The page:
Thousands recall Srebrenica pain |
Tens of thousands of people are attending ceremonies marking the 10th anniversary of the massacre of Bosnian Muslims in Srebrenica.
About 8,000 men and boys were killed by Serbian forces in 1995, in Europe's worst atrocity since World War II.
UK, French and Dutch ministers, and US officials have been taking part in a memorial at the Potocari cemetery, where many of the dead are buried.
The remains of 610 newly identified dead will be buried at the same time.
Security is tight after two unexploded bombs were found nearby last week. Over 1,500 policemen have been deployed to patrol the area.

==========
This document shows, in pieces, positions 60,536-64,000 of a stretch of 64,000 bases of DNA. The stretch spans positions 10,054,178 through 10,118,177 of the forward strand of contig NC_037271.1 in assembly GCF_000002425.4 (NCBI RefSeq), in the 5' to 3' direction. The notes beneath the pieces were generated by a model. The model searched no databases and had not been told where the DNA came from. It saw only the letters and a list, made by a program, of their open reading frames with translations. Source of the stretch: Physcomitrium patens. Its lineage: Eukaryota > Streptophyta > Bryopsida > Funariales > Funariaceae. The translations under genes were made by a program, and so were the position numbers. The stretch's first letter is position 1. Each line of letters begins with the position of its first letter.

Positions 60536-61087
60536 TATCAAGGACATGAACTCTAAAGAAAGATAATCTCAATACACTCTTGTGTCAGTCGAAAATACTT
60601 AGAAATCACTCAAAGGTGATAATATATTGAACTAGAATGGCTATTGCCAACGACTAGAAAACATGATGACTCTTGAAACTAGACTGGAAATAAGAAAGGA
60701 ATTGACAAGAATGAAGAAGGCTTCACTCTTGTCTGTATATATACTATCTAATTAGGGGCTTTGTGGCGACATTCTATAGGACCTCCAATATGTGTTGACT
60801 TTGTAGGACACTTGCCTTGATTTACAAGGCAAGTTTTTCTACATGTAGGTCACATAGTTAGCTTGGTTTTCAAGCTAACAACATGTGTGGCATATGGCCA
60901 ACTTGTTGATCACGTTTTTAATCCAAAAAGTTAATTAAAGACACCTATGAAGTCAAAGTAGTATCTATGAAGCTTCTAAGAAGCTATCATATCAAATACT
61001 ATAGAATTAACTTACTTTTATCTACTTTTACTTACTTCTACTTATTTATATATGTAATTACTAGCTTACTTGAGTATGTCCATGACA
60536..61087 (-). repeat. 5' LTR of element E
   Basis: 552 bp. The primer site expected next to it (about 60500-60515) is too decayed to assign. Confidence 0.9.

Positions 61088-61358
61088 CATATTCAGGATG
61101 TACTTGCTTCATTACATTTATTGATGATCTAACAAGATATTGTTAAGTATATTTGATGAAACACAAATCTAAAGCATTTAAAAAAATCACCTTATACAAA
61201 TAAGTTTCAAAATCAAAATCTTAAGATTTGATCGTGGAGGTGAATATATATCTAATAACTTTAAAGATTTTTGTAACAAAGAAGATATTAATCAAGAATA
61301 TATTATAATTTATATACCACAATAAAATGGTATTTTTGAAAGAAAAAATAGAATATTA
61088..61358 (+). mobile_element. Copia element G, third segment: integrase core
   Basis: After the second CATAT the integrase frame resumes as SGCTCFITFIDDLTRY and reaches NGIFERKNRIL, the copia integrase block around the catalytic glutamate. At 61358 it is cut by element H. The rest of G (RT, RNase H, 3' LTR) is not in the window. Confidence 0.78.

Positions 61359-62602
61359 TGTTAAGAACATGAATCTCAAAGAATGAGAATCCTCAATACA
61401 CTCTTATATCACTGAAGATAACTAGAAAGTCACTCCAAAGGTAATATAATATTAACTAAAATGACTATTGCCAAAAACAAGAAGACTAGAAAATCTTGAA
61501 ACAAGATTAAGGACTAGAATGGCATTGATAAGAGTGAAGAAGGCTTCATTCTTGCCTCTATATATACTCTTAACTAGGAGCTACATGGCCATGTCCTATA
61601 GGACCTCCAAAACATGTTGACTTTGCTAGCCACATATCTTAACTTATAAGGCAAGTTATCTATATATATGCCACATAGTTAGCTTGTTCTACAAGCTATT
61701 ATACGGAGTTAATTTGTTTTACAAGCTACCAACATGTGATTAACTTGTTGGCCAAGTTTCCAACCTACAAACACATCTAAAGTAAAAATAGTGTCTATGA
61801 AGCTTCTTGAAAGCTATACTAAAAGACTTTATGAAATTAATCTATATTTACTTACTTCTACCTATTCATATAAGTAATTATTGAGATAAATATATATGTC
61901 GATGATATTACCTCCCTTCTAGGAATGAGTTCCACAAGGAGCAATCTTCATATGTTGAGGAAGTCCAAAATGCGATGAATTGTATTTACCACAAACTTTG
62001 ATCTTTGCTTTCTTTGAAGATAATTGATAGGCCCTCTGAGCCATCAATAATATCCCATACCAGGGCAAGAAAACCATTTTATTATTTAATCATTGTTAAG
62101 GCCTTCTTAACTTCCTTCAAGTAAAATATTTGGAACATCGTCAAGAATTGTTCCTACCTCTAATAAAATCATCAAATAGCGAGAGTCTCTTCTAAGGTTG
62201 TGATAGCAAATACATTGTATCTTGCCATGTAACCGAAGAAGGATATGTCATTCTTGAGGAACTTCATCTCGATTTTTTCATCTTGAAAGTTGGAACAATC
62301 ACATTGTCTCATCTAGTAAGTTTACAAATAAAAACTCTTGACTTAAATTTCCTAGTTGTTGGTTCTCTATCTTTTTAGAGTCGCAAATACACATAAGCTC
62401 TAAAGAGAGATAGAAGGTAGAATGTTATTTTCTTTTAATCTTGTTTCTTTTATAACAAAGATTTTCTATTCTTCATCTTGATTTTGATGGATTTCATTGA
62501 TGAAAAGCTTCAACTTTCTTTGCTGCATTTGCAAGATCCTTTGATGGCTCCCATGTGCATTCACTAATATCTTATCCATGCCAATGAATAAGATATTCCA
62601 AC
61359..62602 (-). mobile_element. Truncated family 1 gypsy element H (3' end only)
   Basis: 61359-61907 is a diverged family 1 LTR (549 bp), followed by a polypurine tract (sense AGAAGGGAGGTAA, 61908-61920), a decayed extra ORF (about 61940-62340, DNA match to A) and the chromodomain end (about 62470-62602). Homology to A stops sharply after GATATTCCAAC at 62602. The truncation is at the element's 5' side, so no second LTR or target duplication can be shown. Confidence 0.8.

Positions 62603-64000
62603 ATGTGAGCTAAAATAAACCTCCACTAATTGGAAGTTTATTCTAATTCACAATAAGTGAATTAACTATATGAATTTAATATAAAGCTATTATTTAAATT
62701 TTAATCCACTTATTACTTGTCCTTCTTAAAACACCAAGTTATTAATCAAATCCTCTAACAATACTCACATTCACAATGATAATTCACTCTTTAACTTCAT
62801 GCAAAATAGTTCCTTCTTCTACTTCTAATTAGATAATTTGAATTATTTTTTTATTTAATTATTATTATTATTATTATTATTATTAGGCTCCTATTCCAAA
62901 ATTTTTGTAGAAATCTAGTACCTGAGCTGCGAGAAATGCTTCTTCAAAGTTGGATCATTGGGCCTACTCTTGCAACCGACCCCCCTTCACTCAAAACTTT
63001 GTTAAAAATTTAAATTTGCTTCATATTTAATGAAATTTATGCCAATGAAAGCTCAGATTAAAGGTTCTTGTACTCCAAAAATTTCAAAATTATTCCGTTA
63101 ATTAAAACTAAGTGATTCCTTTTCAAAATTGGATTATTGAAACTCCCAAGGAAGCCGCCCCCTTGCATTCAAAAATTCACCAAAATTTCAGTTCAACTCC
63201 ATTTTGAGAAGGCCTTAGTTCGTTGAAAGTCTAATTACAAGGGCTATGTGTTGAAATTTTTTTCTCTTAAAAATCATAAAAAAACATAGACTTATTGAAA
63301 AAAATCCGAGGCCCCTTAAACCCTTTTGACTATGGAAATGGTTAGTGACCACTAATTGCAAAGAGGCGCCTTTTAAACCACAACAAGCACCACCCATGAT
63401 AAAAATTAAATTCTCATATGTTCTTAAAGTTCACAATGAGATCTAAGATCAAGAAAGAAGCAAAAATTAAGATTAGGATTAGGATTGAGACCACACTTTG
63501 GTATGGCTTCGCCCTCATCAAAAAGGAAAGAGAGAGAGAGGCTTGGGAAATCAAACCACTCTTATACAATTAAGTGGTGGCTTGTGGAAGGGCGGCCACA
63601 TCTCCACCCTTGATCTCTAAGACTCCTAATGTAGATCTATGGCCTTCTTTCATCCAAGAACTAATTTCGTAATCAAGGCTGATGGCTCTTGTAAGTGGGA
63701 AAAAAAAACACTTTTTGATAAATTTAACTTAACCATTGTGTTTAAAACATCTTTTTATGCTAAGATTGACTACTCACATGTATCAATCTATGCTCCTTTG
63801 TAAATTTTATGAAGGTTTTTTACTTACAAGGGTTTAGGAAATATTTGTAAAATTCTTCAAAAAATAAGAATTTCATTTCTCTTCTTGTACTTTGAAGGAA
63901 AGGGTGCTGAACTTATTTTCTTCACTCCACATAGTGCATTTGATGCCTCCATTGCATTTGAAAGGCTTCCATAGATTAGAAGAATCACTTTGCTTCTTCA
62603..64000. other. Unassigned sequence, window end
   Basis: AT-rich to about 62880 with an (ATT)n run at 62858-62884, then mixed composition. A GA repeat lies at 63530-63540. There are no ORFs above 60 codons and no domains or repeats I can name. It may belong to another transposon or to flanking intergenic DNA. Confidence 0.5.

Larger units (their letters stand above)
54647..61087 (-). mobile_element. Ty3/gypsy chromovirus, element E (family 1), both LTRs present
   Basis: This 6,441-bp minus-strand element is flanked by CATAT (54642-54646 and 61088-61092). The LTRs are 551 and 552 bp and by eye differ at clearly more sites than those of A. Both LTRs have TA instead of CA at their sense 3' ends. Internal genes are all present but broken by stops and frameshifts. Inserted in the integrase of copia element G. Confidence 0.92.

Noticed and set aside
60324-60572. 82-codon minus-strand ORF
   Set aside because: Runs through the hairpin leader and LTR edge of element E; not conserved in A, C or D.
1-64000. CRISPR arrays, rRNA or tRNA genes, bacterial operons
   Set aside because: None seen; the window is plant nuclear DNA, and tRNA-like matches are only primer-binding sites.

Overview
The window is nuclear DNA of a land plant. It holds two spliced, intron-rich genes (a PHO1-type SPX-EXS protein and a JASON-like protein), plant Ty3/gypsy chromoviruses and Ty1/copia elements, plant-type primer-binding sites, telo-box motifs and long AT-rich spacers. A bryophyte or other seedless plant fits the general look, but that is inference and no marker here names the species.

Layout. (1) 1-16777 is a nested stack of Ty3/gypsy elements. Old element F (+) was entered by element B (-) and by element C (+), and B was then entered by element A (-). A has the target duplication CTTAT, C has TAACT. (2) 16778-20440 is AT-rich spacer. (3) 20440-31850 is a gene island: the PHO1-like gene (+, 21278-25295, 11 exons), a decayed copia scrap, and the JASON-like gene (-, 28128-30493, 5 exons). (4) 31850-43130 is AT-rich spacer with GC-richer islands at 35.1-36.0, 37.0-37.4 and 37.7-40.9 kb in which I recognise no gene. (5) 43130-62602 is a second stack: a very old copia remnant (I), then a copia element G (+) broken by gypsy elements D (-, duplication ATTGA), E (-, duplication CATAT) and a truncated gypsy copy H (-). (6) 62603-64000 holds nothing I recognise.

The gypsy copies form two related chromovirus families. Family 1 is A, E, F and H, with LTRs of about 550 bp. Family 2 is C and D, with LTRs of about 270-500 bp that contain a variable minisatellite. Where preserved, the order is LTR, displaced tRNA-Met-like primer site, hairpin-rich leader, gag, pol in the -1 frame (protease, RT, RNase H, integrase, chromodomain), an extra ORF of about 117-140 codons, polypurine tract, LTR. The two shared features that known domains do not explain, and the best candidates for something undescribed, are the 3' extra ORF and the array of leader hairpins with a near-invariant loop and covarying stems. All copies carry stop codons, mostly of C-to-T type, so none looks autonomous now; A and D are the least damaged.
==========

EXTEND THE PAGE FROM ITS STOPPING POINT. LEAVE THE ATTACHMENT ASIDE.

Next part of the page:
A Serbian delegation led by President Boris Tadic is at the memorial for the first time.
Also attending Monday's ceremonies are former US Balkans envoy Richard Holbrooke and the president of the war crimes tribunal for the former Yugoslavia, Theodor Meron.
UK Foreign Secretary Jack Straw apologised on behalf of the international community for not doing enough to prevent what he described as one of the darkest chapters of European history since 1945.
"For it is to the shame of the international community that this evil took place under our noses and we did nothing like enough. I bitterly regret this and I am deeply sorry for it," he said.
He said that it was "sickening" that former Bosnian Serb leader Radovan Karadzic and his army commander Gen Radko Mladic, who are accused of the slaughter, had not yet been brought to justice.
The tribunal's chief prosecutor, Carla del Ponte, has boycotted the occasion in protest against the failure to arrest the two.